I experienced the kindness and generosity of Laotians, who, despite not having much are so happy. They also invited me into their homes to share what little they had. Unfortunately in Japan, we are rich but not happy.
In August of the same year, I left for South America. In the continent I cycled through Bolivia, Peru, Chile and Argentina. This was my most challenging trip so far. Because of the high altitude, I found it difficult to cycle. At some point, I had to climb to an altitude of 5,000 metres; this made it extremely difficult to breathe.
Moreover, I experienced food poisoning twice, had to push my bike though the Atacama Desert in Chile and communicating was tough because most of the people in this region speak Spanish. I had to do with gestures and lots of smiling to get through. But, they were also very kind to me. I even tasted Alpaca meat for the first time in South America. In November, I flew back home.
In October 2018, I flew to South Africa with the intention of cycling from Cape Town to Cairo, Egypt. Like in other continents, I’d be cycling 10 hours every day. Unfortunately, in Johannesburg, I was mugged by gun-wielding robbers. They stole my wallet and phone. Fortunately, they didn’t hurt me or damage my bike.
Although my possessions were forcefully taken from me, my spirit was not broken. I continued my journey into neighbouring Zimbabwe, Zambia, Tanzania and then Kenya. In Tanzania, I saw, for the first time in my life, wild animals. It was in the Serengeti where I saw zebras, giraffes and lions. I also got to interact with the Maasai. Moreover, I even saw Mount Kilimanjaro. These are moments that will forever be etched in my memory.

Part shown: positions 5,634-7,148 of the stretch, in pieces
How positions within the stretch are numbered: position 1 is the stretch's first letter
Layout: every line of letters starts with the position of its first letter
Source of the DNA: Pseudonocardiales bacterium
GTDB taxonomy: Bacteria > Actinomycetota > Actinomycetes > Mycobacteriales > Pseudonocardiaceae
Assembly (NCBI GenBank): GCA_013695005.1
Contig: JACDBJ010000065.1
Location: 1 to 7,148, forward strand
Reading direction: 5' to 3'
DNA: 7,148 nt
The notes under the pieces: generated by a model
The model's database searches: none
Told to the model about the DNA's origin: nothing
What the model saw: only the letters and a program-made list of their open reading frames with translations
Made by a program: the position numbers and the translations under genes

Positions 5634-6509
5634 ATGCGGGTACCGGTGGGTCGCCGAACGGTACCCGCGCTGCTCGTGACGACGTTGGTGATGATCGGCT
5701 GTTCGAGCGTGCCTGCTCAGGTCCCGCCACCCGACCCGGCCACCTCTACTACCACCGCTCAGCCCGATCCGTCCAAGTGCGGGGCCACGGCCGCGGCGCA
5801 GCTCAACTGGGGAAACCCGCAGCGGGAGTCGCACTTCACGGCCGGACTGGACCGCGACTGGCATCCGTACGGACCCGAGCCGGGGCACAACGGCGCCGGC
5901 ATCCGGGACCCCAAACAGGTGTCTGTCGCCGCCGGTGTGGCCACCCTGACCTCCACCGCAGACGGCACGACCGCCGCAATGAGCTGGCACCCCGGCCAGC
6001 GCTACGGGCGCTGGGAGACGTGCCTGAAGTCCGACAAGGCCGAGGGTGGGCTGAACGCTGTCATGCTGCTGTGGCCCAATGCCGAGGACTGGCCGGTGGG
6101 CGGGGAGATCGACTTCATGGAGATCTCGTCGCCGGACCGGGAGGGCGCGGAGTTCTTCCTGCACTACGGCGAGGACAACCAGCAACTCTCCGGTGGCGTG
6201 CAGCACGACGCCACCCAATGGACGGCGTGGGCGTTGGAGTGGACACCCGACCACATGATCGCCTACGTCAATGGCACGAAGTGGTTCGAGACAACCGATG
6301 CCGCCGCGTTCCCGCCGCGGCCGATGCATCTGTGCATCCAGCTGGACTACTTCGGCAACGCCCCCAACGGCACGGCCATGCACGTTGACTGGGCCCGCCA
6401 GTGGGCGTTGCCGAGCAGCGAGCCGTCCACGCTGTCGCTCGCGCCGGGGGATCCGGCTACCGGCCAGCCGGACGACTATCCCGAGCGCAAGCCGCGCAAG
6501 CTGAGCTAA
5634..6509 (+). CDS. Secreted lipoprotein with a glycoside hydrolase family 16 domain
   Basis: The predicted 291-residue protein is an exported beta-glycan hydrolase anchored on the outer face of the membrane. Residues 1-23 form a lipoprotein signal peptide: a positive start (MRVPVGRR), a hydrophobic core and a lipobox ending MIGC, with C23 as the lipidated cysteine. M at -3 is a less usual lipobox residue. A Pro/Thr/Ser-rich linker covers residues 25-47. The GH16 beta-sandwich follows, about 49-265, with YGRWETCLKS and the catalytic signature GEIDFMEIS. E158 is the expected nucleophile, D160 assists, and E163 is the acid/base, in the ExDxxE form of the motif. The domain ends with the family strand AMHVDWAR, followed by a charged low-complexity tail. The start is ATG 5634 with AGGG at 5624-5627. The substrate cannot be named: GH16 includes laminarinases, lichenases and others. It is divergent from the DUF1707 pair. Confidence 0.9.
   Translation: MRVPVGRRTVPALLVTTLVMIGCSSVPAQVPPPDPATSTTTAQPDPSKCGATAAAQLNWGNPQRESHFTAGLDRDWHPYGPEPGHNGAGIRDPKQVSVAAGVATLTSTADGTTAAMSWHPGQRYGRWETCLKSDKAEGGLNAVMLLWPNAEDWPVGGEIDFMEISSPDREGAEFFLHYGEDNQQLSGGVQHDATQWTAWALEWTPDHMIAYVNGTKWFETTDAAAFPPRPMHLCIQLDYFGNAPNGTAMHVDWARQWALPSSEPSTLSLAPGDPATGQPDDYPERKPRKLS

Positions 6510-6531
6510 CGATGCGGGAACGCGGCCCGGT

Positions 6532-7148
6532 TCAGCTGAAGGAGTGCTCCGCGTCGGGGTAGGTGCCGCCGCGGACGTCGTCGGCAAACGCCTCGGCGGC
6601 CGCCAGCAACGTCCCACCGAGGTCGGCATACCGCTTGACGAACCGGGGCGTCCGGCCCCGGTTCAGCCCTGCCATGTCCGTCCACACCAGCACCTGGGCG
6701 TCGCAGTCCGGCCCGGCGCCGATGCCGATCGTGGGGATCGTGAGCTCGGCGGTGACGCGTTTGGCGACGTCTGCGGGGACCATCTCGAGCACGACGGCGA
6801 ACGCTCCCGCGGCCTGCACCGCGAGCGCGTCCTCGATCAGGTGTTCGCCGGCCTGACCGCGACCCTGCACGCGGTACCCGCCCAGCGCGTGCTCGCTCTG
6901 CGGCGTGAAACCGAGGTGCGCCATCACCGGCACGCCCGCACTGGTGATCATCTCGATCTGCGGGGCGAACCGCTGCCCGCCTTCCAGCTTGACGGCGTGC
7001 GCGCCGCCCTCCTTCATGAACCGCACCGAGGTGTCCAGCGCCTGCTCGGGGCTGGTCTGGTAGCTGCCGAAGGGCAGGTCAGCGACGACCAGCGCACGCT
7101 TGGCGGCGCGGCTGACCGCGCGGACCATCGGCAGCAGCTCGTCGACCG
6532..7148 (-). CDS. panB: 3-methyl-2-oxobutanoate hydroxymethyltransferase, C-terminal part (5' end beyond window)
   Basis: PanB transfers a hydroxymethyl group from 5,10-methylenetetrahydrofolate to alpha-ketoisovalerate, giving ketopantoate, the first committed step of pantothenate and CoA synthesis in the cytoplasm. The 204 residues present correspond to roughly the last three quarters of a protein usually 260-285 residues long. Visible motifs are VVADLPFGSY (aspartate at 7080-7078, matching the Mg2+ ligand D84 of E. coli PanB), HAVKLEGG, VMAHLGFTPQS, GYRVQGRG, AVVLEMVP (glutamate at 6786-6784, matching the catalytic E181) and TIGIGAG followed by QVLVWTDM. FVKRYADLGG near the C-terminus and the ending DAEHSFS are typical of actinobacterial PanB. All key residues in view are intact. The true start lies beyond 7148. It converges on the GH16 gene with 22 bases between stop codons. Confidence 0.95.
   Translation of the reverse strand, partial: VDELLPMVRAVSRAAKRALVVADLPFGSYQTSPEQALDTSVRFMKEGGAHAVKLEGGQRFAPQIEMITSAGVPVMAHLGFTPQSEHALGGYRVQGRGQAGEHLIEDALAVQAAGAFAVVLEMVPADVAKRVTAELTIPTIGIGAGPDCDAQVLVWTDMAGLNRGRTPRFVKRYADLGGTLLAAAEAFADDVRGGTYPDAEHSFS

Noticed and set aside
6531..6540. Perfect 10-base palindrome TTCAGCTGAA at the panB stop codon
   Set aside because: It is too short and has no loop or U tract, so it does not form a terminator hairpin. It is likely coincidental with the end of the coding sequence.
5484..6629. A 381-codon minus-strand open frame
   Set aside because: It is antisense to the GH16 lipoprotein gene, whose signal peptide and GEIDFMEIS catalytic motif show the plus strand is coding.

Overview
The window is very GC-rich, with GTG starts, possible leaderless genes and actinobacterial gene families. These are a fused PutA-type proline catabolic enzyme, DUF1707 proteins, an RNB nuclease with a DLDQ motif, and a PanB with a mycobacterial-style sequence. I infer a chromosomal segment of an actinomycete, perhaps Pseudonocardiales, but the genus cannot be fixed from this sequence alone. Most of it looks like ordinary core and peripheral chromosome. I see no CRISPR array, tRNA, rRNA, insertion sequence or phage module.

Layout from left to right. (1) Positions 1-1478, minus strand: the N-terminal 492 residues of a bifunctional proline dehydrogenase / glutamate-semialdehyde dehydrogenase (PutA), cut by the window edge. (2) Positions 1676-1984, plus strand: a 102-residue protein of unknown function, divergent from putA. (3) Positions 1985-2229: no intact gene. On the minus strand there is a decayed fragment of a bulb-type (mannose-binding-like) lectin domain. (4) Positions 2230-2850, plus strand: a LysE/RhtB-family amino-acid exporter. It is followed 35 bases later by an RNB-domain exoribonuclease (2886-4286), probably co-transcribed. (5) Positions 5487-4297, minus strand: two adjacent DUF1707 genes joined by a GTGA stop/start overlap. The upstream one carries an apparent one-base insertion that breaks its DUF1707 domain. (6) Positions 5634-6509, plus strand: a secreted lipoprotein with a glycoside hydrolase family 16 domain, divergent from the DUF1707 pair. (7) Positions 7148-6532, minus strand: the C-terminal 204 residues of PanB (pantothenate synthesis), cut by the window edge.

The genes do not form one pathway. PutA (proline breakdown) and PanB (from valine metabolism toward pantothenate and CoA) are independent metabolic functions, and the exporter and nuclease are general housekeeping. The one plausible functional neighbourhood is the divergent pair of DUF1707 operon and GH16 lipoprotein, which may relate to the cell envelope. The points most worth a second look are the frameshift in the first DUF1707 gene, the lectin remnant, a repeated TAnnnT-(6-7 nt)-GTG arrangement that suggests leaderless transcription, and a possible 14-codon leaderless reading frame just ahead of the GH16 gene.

The Nairobi man’s kindness
On the third of January, I arrived in Kenya. While here, I was being hosted by Mr Simon Kamangu, in his home in Nairobi. He found me waiting for my Japanese hosts who happened to be his neighbours when he got home from work. I explained who I was and he invited me to his house. Even when they came, he still offered to put me up.
When I get my visa, I intend to go to Ethiopia through Moyale Town. From there, I’ll cycle to Sudan and end my trip in Egypt. I’m supposed to be in Cairo by 17th of March because that is when I have booked my flight back home.
So far, I have enjoyed my time in Africa although I have not met many Japanese people. I only met a few backpackers in Southern Africa and some students here in Nairobi. Of note, is that the most time I have in any one country is two weeks.
I look forward to going back home, graduating and finding employment. I want to work and make enough money to marry my girlfriend Miho by the time I am 27. The marrying age in Japan is usually 31 but I do not want to wait that long. We have settled on three children. I shall share with my future family about my adventures around the world.
I have my sponsors Diatech Bruno and OSG Group, (Japanese bicycle and drill maker respectively) to thank for funding these trips. I was also covered by my travel insurance. The insurance footed the hospital bill when I experienced food poisoning in Peru and Chile. Fortunately though, I have not sustained any injury on my trip.
By the time I board a plane in Cairo for Japan, I’ll have covered more than 20,000km. I don’t plan on touring North America because of lack of time.